The implantable loop recorder (ILR) is a small device [like the size of a pen drive] which is implanted just under the skin of the chest to the left of your breastbone. The ILR has the ability to record the electrical activity of the heart in two ways. First, it is activated according to heart rate ranges set on the device by your physician. If the heart rate drops below the lowest value set, the ILR will automatically start to record. In the same way, if the heart rate rises over the highest value set, the ILR will also record without the patient’s knowledge. The second way it records is through a “patient activator” whereby you can trigger a recording by pushing a button on the activator. The activator can be used when you experience symptoms such as skipped beats, lightheadedness, or dizziness. To start a recording, simply place the patient activator over the ILR and press the button. A green light will flash when the recording is successful. The recording is stored in the ILR itself. Your physician can view both the automatic and triggered events during a routine office visit using a special programmer, which looks similar to a laptop computer.
How Is It Placed?
The ILR is placed by your Electrophysiologist in the EP lab under local anesthesia. A small incision (about 3-4 cm or 1.5 inches) is made just to the left of the breastbone. A pocket is created under the skin, and the ILR is placed in this pocket. No wires are inserted into the heart. The incision is closed with dissolvable sutures. Patients can go home the same day of the procedure with almost no restrictions on activity or work. The ILR is completely safe under the skin for more than the life of the battery without any adverse effects to the patient’s health or well being.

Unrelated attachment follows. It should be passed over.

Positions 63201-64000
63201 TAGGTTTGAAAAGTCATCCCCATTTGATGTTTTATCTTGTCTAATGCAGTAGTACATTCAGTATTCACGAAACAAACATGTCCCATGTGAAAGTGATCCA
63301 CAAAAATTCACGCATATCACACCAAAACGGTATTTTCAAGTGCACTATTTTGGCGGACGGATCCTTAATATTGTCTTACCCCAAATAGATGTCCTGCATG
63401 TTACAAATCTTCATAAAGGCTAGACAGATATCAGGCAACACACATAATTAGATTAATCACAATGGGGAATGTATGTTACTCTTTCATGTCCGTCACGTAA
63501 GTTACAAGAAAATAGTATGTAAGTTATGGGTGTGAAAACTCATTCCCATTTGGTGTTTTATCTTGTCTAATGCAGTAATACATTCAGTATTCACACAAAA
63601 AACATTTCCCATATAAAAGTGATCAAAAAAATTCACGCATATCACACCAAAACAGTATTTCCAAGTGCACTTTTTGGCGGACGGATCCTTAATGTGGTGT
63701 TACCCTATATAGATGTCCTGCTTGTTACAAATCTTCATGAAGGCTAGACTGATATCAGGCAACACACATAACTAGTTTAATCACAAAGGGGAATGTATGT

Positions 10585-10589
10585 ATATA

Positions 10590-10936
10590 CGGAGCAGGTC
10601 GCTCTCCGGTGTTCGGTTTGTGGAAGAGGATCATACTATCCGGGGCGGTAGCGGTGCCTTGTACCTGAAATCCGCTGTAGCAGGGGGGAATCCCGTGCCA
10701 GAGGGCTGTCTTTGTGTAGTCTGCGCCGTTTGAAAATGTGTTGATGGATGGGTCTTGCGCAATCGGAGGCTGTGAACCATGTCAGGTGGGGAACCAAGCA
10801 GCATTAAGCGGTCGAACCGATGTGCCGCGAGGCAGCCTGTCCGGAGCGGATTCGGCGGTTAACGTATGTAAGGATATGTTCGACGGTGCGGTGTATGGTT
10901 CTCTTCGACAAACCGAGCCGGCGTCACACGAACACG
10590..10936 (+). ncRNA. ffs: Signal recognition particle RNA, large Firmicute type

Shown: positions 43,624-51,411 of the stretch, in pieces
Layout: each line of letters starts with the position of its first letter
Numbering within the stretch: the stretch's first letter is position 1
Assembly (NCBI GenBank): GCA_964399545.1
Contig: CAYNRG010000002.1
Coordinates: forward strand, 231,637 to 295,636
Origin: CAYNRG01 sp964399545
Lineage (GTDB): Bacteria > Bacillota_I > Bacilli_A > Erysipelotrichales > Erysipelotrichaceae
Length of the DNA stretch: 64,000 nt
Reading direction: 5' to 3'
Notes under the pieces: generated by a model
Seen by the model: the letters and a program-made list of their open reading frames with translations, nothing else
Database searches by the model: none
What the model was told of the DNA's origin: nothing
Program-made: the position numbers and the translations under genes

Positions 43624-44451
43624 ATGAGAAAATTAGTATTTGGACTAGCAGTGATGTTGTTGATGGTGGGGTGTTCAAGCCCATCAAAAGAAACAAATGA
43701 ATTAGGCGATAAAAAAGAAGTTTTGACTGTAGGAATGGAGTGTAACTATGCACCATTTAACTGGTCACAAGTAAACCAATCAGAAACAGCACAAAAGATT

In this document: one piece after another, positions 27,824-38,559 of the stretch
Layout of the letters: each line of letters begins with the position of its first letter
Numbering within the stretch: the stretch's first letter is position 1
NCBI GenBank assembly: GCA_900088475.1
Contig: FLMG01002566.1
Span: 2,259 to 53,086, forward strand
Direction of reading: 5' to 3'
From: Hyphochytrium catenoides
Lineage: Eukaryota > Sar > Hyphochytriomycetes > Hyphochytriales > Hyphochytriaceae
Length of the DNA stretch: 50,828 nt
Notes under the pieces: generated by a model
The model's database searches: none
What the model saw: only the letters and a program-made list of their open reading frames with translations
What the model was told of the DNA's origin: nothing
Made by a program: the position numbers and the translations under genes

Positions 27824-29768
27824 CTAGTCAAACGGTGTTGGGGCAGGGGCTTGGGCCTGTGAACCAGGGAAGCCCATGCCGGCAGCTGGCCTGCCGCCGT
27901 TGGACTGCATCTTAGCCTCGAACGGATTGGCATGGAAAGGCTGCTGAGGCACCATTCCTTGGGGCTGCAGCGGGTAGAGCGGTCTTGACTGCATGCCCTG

ILRs are recommended for patients who experience symptoms such as syncope (fainting), seizures, recurrent palpitations, lightheadedness, or dizziness. The ILR is best used in patients who experience these serious symptoms regularly but not often enough to be captured by a 24-hour or 30-day external monitor. Because of the three-year battery life of the ILR, patients will experience extended and constant monitoring, giving the physician ample opportunity to capture any abnormal heart rhythm.